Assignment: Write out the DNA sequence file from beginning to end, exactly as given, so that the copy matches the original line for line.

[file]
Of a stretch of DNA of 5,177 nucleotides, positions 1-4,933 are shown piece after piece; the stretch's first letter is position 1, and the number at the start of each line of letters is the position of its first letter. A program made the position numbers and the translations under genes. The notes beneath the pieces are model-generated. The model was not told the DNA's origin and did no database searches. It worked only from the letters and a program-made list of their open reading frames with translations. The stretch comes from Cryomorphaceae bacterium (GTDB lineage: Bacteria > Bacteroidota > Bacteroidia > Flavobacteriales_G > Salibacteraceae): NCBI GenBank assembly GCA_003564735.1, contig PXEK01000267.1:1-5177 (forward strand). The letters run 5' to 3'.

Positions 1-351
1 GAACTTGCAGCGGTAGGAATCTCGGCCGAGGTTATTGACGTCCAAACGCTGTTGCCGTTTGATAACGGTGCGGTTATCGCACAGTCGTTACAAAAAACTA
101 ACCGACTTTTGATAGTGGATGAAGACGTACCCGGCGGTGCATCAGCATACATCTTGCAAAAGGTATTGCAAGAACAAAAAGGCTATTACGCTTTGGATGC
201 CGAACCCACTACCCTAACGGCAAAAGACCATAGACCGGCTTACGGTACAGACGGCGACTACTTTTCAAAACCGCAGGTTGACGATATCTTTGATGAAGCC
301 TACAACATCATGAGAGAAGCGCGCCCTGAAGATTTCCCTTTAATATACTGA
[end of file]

Of a stretch of DNA of 5,177 nucleotides, positions 1-4,933 are shown piece after piece; the stretch's first letter is position 1, and the number at the start of each line of letters is the position of its first letter. A program made the position numbers and the translations under genes. The notes beneath the pieces are model-generated. The model was not told the DNA's origin and did no database searches. It worked only from the letters and a program-made list of their open reading frames with translations. The stretch comes from Cryomorphaceae bacterium (GTDB lineage: Bacteria > Bacteroidota > Bacteroidia > Flavobacteriales_G > Salibacteraceae): NCBI GenBank assembly GCA_003564735.1, contig PXEK01000267.1:1-5177 (forward strand). The letters run 5' to 3'.

Positions 1-351
1 GAACTTGCAGCGGTAGGAATCTCGGCCGAGGTTATTGACGTCCAAACGCTGTTGCCGTTTGATAACGGTGCGGTTATCGCACAGTCGTTACAAAAAACTA
101 ACCGACTTTTGATAGTGGATGAAGACGTACCCGGCGGTGCATCAGCATACATCTTGCAAAAGGTATTGCAAGAACAAAAAGGCTATTACGCTTTGGATGC
201 CGAACCCACTACCCTAACGGCAAAAGACCATAGACCGGCTTACGGTACAGACGGCGACTACTTTTCAAAACCGCAGGTTGACGATATCTTTGATGAAGCC
301 TACAACATCATGAGAGAAGCGCGCCCTGAAGATTTCCCTTTAATATACTGA